It's also easy to believe that if we just had this or that, then we could be happy. But Martyn-Lloyd Jones reminds us that "man’s happiness was never meant to be determined by his circumstances." God is meant to fill us up and to satisfy our deepest longings. And until we really believe and experience that, we are constantly going from one thing to another trying to suck life out of it, only to find ourselves disappointed every time.

Finally, consider another definition of contentment by A.W. Pink. It should speak well to any trial you might be going through in life, singleness or otherwise:
"Contentment, then, is the product of a heart resting in God. It is the soul’s enjoyment of that peace that passes all understanding. It is the outcome of my will being brought into subjection to the Divine will. It is the blessed assurance that God does all things well, and is, even now, making all things work together for my ultimate good.”

4 comments:

  1. Hi David -

    I think I agree with everything you said. I'd simply like to add that if we view the "trial" of singleness as preparation for marriage, then we're likely to focus on marriage. If, however, we view the trial of singleness as preparation for eternity, then we're likely to focus on eternity...and learning in the meantime what we need to learn. In other words, the intended outcome of the trial of singleness is not marriage, but Christlikeness.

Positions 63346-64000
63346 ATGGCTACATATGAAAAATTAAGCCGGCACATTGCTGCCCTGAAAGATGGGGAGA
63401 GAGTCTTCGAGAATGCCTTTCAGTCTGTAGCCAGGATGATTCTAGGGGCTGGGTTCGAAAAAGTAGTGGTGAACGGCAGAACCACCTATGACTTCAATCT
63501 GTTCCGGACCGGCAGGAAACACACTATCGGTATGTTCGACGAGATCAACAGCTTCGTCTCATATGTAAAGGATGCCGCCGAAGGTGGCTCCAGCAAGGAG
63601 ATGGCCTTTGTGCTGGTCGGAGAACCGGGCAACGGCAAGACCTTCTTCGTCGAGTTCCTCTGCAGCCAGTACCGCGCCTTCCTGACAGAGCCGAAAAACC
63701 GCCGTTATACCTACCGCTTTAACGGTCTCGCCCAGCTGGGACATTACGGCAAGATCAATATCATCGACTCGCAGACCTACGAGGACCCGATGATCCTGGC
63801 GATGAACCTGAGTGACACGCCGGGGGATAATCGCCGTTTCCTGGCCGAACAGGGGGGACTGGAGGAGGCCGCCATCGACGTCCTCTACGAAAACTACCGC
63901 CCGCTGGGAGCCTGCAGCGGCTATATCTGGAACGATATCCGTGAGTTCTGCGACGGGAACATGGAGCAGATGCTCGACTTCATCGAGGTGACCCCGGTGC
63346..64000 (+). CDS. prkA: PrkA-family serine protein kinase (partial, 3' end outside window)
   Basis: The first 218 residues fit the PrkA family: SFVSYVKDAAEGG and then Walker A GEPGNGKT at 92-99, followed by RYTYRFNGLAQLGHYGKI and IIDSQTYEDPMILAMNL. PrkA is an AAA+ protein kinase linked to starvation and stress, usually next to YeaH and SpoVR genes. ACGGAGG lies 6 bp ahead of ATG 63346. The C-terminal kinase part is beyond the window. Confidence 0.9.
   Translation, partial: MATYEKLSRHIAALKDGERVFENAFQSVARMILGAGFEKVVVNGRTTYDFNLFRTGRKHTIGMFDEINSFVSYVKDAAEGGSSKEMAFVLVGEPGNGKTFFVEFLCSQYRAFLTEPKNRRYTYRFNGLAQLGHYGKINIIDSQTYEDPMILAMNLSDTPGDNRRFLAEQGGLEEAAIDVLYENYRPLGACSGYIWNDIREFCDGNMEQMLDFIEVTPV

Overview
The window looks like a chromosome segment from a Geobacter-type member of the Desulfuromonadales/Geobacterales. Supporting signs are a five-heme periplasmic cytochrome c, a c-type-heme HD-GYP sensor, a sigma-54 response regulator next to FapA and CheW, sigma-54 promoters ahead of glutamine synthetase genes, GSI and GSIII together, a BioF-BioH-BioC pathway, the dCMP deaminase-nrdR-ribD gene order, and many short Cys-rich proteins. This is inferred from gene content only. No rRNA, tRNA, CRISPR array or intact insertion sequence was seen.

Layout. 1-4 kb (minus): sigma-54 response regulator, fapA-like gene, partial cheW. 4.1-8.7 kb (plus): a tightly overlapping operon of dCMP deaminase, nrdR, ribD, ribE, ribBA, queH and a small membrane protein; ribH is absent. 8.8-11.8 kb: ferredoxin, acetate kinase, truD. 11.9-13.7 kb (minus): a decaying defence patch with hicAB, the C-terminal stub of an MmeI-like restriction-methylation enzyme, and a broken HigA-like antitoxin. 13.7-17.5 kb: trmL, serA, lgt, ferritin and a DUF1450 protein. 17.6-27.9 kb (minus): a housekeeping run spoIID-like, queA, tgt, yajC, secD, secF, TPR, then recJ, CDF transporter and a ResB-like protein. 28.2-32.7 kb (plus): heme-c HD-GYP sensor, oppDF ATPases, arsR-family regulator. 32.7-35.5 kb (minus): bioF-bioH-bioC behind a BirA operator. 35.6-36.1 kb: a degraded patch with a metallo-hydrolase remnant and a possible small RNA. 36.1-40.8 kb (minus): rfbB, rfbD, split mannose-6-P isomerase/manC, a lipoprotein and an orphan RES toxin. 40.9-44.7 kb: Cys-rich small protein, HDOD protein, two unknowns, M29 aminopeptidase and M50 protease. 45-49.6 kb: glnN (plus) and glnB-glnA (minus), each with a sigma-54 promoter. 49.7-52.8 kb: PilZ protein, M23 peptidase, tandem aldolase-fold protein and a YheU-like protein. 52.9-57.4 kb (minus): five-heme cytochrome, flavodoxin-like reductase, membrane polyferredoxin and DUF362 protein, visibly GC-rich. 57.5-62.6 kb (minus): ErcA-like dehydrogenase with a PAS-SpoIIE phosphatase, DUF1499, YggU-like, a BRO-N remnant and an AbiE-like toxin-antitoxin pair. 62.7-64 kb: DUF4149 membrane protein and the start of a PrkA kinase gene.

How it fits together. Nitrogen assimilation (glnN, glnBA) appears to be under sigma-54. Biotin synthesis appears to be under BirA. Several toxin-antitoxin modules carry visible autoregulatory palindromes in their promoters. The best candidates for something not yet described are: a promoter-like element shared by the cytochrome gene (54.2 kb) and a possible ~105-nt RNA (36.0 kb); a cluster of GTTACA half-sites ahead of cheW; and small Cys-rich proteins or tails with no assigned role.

There are other (legitimate) ways to find love than in a marriage, and there are plenty of loveless marriages consisting of two lonely partners.

    Singleness is not better than marriage, and marriage is not better than singleness. Both are states to which God may call us...although singleness is the only one of the two that EVERYONE is called to for at least some period of time.

    And I guess you could say that everyone is called to singleness twice, because, of course, no one will be married in Heaven. The temporary state is marriage.

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  2. Arnold
    As usual, I agree with and appreciate your added thoughts. If I had more time and blog space, I could have added parts of the book that talk about some of those same ideas. Thanks for commenting.

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  3. Although this post was written a while ago. You have some good food for thought.

    Thanks

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  4. Thank you for sharing this, I find it is easy to fall into focusing on the wrong end and subsequently resenting the means because we can't see how it matches up. Once we refocus the end to God's perfect plan and, like you said, become subject to His will, we can find that contentment. I know that's how it is for me. I can usually tell when my focus is off or when my blinders are skewed; it's when my thoughts are starting to become overcrowded with thoughts of my singleness in a sea of married people or anxiousness that I'll be a single woman forever when in truth what I really want is God's plan regardless of what that is because I am living for my future with Him and to be used as His instrument until it's completed. When I refocus on working toward and for His kingdom, that's when everything becomes clear, I have purpose, perfect love and fulfillment in Christ.